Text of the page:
After shelter, it's on to water, sort of. Hodges informs us that learning how to find water in an emergency situation is easily a full-day class. Instead, we'll be focusing on how to purify water, which brings us to the height of the day's summer-camp-style awesomeness: making a fire from sticks.
"As a little kid, you hear that if you rub two pieces of wood together you'll get fire, right?" McElroy asks. "But as a kid I tried that, and no fucking way." Everyone laughs. "So we're going to make what's called a bow drill. It's a universal technique for making a friction fire."
The bow drill consists of three pieces of wood and a piece of twine (note to self: buy some twine). A long, slightly curved limb makes a bow when twine is tied to either end. A second length of wood, 10 to 12 inches long and the circumference of a broom handle, is whittled to a sharp point and set on top of the third piece of wood, a block with a notch in it. As Harrison demonstrates with intimidating speed, the twine of the bow can be twisted around the "drill"; a strong back-and-forth sawing motion spins the drill into the block of wood until—voila!—an ember tumbles through the notch and onto a waiting leaf, where it's carefully transferred to some dried moss or other tinder. It takes Harrison about 10 seconds to produce a flame. We applaud like we're at the circus.
We're each given twine, pieces of wood and a knife for making our cylindrical drills. A whittler I am not, and after about 10 minutes I have a slightly oblong block of wood. The instructors, roving throughout the group, take pity on several of us. Harrison gets my drill into shape. McElroy helps me with the bowing, which is really hard, much harder than, say, typing on a laptop. But when I get an ember and blow it into a fire, it's a great feeling.
While people throughout the group are working on their bow drills, I get a chance to talk with Harrison about why he does this work. He talks about "nature-deficit disorder," the term coined by writer Richard Louv to describe the alienation experienced by kids who never go outside, and mentions "coyote teaching," an immersive, experiential approach to outdoors education. "Our passion is teaching the knowledge that's been lost from indigenous cultures who lived close to the earth," he says. "We try to keep it intact as much as we can."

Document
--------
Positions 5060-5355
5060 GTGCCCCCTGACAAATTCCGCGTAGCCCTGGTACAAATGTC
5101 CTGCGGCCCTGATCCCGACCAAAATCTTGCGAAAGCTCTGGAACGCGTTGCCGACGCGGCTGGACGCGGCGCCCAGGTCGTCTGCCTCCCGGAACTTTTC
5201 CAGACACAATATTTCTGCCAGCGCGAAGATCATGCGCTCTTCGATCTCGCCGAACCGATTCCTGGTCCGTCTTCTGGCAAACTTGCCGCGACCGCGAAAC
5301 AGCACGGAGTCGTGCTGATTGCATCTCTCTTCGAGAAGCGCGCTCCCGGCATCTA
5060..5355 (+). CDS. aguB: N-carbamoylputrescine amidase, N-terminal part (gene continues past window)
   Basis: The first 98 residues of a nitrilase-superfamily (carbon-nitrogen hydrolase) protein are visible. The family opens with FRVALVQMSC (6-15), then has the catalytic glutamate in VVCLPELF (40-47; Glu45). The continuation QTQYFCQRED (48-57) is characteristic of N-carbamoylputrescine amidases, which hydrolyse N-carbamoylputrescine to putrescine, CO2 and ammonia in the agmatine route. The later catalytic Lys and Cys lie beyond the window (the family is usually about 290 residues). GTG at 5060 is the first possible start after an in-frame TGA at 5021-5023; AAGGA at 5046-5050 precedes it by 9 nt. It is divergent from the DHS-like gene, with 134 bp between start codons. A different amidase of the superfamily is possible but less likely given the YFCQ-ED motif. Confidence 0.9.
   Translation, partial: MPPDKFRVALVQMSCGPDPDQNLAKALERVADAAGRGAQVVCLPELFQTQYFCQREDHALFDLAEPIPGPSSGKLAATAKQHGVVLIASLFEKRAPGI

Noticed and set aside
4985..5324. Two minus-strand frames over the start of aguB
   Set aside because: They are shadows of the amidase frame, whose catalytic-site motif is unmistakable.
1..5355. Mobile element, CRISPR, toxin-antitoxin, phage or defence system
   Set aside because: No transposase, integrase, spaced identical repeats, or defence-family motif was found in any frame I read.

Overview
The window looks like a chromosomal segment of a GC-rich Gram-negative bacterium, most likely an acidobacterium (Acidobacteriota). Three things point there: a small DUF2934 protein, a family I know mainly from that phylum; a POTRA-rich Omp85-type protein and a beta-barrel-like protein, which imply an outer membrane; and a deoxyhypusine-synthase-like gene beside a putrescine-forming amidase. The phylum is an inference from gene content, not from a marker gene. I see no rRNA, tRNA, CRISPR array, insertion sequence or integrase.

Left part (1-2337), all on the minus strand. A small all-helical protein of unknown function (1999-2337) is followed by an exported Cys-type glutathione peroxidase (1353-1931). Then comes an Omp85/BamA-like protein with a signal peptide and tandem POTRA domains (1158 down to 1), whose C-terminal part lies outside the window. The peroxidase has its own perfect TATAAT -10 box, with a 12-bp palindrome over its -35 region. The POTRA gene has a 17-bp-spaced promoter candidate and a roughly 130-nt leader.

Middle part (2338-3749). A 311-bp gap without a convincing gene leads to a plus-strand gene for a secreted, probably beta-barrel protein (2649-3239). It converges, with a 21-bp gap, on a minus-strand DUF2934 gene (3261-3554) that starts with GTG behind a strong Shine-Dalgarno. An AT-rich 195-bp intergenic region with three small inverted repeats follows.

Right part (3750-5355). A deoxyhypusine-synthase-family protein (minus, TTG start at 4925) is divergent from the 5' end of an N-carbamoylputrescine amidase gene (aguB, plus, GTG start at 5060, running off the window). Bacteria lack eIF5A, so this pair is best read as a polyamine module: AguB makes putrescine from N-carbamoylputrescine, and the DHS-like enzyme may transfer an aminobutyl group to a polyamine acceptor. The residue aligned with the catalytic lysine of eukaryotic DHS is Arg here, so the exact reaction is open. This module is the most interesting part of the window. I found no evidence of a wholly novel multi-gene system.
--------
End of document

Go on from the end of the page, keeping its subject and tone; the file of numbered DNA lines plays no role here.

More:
After fire, we learn how to make twine, in case we forget ours at home, using techniques still employed by tribes in the Amazon. We also learn how to make bowls (necessary for purifying the water) by using coals to burn out depressions in the wood. Finally, we get a brief rundown from McElroy on a few edible plants found throughout North America and the basics of making a Figure 4 trap, which basically consists of a heavy object leaning on a stick configuration that collapses when some unsuspecting critter takes the bait. "This can work on animals as big as deer," McElroy assures us.
"You'll notice that we don't spend that much time on food," says Hodges, "because, really, in a survival situation, it's not that important. I've never heard of anyone getting stuck in the woods and staying dry and getting water and dying of starvation."
Easy for you to say, I think, recounting the list of vitamins, fruits, leafy greens and high-quality protein sources I consider necessary to propel myself from home to car to office and back. But after giving a modest pitch on Adventure Out's upcoming snow camping and desert survival workshops, Hodges says something that puts it all in perspective."You are the direct descendant of people who lived in earthen shelters, found water and knew how to find food," he says by way of sending us off.
It sounds true. And if they could do it, why can't we?
Adventure Out runs the Wilderness Skills and Survival Clinic on a regular schedule throughout the year at Camp Tamaracho in Fairfax. One-day course, $95. For more info, cue up www.adventureout.com.